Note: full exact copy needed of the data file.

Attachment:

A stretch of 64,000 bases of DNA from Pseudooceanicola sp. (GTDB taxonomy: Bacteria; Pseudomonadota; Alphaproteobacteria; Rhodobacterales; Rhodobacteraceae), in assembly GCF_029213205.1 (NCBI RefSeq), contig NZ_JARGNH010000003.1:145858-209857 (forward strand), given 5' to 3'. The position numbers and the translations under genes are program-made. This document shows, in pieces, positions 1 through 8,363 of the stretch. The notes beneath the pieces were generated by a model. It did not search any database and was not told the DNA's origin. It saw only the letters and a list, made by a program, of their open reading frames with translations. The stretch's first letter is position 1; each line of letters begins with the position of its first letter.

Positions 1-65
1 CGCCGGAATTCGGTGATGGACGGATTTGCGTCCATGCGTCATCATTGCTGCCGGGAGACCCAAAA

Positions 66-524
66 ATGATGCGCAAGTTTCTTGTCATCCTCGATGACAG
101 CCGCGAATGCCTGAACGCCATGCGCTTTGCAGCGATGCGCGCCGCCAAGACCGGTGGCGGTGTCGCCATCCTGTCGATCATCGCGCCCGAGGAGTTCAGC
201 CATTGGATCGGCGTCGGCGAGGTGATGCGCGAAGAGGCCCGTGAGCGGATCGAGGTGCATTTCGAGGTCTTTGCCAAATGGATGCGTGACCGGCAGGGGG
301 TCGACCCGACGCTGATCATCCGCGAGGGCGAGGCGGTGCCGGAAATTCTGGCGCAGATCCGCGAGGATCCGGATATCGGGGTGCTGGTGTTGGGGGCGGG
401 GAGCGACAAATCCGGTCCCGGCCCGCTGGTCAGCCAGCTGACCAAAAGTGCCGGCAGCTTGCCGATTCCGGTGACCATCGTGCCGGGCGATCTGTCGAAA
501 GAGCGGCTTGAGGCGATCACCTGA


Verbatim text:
A stretch of 64,000 bases of DNA from Pseudooceanicola sp. (GTDB taxonomy: Bacteria; Pseudomonadota; Alphaproteobacteria; Rhodobacterales; Rhodobacteraceae), in assembly GCF_029213205.1 (NCBI RefSeq), contig NZ_JARGNH010000003.1:145858-209857 (forward strand), given 5' to 3'. The position numbers and the translations under genes are program-made. This document shows, in pieces, positions 1 through 8,363 of the stretch. The notes beneath the pieces were generated by a model. It did not search any database and was not told the DNA's origin. It saw only the letters and a list, made by a program, of their open reading frames with translations. The stretch's first letter is position 1; each line of letters begins with the position of its first letter.

Positions 1-65
1 CGCCGGAATTCGGTGATGGACGGATTTGCGTCCATGCGTCATCATTGCTGCCGGGAGACCCAAAA

Positions 66-524
66 ATGATGCGCAAGTTTCTTGTCATCCTCGATGACAG
101 CCGCGAATGCCTGAACGCCATGCGCTTTGCAGCGATGCGCGCCGCCAAGACCGGTGGCGGTGTCGCCATCCTGTCGATCATCGCGCCCGAGGAGTTCAGC
201 CATTGGATCGGCGTCGGCGAGGTGATGCGCGAAGAGGCCCGTGAGCGGATCGAGGTGCATTTCGAGGTCTTTGCCAAATGGATGCGTGACCGGCAGGGGG
301 TCGACCCGACGCTGATCATCCGCGAGGGCGAGGCGGTGCCGGAAATTCTGGCGCAGATCCGCGAGGATCCGGATATCGGGGTGCTGGTGTTGGGGGCGGG
401 GAGCGACAAATCCGGTCCCGGCCCGCTGGTCAGCCAGCTGACCAAAAGTGCCGGCAGCTTGCCGATTCCGGTGACCATCGTGCCGGGCGATCTGTCGAAA
501 GAGCGGCTTGAGGCGATCACCTGA